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      Assessing the suitability of summary data for two-sample Mendelian randomization analyses using MR-Egger regression: the role of the I 2 statistic

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          Abstract

          Background

          MR-Egger regression has recently been proposed as a method for Mendelian randomization (MR) analyses incorporating summary data estimates of causal effect from multiple individual variants, which is robust to invalid instruments. It can be used to test for directional pleiotropy and provides an estimate of the causal effect adjusted for its presence. MR-Egger regression provides a useful additional sensitivity analysis to the standard inverse variance weighted (IVW) approach that assumes all variants are valid instruments. Both methods use weights that consider the single nucleotide polymorphism (SNP)-exposure associations to be known, rather than estimated. We call this the `NO Measurement Error’ (NOME) assumption. Causal effect estimates from the IVW approach exhibit weak instrument bias whenever the genetic variants utilized violate the NOME assumption, which can be reliably measured using the F-statistic. The effect of NOME violation on MR-Egger regression has yet to be studied.

          Methods

          An adaptation of the I 2 statistic from the field of meta-analysis is proposed to quantify the strength of NOME violation for MR-Egger. It lies between 0 and 1, and indicates the expected relative bias (or dilution) of the MR-Egger causal estimate in the two-sample MR context. We call it I G X 2 . The method of simulation extrapolation is also explored to counteract the dilution. Their joint utility is evaluated using simulated data and applied to a real MR example.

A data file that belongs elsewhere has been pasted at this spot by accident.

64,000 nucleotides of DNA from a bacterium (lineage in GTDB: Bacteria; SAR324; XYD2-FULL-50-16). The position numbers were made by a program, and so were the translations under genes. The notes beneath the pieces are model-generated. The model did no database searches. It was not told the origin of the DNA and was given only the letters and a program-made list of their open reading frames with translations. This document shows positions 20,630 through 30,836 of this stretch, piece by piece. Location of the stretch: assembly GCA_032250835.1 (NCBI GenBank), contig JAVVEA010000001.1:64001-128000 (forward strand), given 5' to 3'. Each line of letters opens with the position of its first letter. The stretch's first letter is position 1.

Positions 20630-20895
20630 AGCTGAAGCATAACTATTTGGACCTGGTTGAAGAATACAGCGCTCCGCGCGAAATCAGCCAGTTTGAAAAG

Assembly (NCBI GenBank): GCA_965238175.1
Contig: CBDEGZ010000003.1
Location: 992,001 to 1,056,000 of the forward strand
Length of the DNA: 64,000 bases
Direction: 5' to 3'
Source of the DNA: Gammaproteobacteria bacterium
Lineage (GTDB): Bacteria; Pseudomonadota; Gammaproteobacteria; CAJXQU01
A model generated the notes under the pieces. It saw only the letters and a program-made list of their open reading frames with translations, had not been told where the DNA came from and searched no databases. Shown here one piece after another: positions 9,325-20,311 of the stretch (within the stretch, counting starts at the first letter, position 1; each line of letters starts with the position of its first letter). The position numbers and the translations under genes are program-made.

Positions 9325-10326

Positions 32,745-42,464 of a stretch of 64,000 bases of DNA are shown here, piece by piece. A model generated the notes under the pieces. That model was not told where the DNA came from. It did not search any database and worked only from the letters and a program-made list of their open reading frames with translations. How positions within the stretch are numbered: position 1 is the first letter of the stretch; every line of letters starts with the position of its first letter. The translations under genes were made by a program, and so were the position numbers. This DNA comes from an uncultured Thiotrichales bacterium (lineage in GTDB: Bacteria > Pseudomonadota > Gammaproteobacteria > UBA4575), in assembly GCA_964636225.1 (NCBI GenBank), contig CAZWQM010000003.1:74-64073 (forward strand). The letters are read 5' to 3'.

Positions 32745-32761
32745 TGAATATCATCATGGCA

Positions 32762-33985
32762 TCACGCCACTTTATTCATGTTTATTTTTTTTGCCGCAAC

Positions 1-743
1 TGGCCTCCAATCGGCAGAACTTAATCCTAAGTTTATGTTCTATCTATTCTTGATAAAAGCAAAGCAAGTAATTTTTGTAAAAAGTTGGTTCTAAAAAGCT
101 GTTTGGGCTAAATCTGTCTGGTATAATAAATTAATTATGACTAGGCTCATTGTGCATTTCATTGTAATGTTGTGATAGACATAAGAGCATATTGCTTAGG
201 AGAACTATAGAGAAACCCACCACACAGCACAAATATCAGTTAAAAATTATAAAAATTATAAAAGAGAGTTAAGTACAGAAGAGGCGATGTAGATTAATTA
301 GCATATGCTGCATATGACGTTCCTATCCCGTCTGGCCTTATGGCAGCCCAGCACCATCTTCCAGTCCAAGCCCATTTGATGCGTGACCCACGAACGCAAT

Results

          In simulated two-sample MR analyses we show that, when a causal effect exists, the MR-Egger estimate of causal effect is biased towards the null when NOME is violated, and the stronger the violation (as indicated by lower values of I G X 2 ), the stronger the dilution. When additionally all genetic variants are valid instruments, the type I error rate of the MR-Egger test for pleiotropy is inflated and the causal effect underestimated. Simulation extrapolation is shown to substantially mitigate these adverse effects. We demonstrate our proposed approach for a two-sample summary data MR analysis to estimate the causal effect of low-density lipoprotein on heart disease risk. A high value of I G X 2 close to 1 indicates that dilution does not materially affect the standard MR-Egger analyses for these data.

          Conclusions

          Care must be taken to assess the NOME assumption via the I G X 2 statistic before implementing standard MR-Egger regression in the two-sample summary data context. If I G X 2 is sufficiently low (less than 90%), inferences from the method should be interpreted with caution and adjustment methods considered.

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          Most cited references13

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          'Mendelian randomization': can genetic epidemiology contribute to understanding environmental determinants of disease?